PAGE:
One of the more difficult problems associated with climate change is trying to predict what will happen to animal species when temperatures increase. It is expected that there will be winners and losers. As with so many environmental issues, however, predictions about which species will prevail and which will struggle are useful almost more to humans than to the species themselves. Disruptions of ecosystems can cause enormous headaches for humans - think of zebra mussel infestations, suburban deer invasions, fire ant population increases. So although Antarctica is rather remote, a recent study examining the response of elephant seals to the a previous warming period in earth's history provides some interesting background for scientists to use in predicting how other species might fare in a warmer world. Thanks to the generous folks over at PLoS Genetics, you can read the entire article online if you choose.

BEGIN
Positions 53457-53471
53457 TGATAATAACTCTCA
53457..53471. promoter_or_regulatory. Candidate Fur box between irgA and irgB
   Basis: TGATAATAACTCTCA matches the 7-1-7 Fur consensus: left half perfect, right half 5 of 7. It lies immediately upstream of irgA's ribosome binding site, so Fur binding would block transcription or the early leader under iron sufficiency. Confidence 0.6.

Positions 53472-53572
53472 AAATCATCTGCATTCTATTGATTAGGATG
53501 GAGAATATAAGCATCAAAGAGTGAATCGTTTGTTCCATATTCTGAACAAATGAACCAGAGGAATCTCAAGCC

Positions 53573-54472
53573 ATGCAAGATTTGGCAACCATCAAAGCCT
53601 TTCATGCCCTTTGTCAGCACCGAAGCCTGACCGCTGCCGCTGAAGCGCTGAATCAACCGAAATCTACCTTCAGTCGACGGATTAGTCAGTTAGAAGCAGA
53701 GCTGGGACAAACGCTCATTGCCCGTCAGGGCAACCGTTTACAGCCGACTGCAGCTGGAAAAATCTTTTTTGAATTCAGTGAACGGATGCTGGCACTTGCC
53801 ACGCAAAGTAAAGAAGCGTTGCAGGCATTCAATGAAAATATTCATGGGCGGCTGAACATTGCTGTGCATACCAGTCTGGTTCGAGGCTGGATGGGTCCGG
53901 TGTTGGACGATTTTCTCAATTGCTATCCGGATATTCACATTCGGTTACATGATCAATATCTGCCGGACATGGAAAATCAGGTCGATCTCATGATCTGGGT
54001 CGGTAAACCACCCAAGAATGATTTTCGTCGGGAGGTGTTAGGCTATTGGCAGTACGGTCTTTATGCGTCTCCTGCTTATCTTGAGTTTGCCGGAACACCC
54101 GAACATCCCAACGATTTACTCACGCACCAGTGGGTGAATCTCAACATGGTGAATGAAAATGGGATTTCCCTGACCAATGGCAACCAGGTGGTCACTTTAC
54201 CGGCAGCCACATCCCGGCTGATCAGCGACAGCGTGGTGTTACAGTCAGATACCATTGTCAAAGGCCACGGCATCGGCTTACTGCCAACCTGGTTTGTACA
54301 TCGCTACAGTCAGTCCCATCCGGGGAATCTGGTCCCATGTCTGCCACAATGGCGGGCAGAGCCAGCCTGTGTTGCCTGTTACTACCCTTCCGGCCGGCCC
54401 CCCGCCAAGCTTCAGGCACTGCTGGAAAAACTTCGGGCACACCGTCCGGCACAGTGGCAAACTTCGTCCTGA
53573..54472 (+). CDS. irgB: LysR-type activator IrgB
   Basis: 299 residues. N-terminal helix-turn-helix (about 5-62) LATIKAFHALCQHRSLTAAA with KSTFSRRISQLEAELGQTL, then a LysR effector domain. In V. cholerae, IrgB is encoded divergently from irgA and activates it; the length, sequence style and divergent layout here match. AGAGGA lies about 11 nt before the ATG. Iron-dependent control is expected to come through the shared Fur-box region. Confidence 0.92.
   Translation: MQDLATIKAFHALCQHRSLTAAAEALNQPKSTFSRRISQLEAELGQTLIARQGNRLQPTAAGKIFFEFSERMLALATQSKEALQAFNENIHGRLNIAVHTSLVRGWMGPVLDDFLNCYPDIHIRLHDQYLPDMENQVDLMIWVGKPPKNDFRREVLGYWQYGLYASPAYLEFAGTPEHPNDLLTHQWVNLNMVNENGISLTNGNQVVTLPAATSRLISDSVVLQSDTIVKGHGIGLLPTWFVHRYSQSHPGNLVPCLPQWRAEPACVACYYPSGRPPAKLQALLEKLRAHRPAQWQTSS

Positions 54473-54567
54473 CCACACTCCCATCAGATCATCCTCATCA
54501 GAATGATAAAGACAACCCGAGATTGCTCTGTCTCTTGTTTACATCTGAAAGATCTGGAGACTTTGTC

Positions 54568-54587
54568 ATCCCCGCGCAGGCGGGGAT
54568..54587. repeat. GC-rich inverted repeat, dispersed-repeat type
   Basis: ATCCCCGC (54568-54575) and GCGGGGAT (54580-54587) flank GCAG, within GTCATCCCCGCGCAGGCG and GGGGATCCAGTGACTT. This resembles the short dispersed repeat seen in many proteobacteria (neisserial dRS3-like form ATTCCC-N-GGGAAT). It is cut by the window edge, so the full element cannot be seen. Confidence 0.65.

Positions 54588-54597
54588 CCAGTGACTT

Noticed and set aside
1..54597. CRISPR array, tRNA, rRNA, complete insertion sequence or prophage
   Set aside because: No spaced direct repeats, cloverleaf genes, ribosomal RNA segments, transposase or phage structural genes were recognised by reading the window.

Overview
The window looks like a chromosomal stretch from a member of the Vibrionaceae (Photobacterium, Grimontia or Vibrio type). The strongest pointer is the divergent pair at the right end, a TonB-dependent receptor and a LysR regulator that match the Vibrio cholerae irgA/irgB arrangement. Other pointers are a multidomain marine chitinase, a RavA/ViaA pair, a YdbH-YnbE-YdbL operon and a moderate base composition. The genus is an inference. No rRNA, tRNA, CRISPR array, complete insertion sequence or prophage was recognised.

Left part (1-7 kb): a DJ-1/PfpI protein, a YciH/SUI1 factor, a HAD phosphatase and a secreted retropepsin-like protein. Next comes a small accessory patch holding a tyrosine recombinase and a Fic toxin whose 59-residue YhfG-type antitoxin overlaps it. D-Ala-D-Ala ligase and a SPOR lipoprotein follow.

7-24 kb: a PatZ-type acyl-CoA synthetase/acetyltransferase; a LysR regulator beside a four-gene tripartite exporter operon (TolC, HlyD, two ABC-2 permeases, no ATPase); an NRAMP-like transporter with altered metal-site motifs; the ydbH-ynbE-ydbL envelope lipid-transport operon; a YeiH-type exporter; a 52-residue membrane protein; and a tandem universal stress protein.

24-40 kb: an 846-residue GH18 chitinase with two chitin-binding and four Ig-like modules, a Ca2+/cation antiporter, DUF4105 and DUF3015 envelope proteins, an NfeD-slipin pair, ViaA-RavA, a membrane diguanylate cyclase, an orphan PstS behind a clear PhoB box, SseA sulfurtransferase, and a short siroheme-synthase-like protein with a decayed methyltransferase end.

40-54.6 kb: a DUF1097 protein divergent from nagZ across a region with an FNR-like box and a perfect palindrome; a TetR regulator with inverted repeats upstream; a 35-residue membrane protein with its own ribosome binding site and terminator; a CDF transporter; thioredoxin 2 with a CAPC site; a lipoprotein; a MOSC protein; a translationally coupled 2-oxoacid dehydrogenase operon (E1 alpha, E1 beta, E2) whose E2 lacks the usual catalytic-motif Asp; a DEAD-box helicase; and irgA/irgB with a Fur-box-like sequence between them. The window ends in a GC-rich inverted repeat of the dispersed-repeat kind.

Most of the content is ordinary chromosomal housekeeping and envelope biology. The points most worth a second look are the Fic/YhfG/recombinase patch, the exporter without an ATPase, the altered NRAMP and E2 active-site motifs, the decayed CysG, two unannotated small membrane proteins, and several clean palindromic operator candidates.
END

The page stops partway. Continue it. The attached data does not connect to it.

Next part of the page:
The main findings of the study, which examined DNA from old elephant seal carcasses found on the Victoria Land Coast (VLC) in the Ross Sea (hooray for Antarctic weather and its remarkable preservation qualities), were that when the VLC became ice-free about 8,000 years ago, elephant seals quickly moved to the area from Macquarie Island. When the ice returned, some went back, but all departed from the Ross Sea. The researchers examined changes in mitochondrial DNA to determine changes in population diversity. Genetic diversity expanded quickly (within a few generations) after the a colony was established on the VLC. The implications for this are that species that are highly mobile, as elephant seals are, can respond quickly to changing habitat situations. Other species that are less mobile will probably not fare as well in the face of climate change. Their findings will be useful for researchers who try to predict how various species will react to climate change, and use those findings to develop conservation plans.
Also, it's pretty frickin' cool that they got so much usable DNA from 8,000 year old elephant seal remains.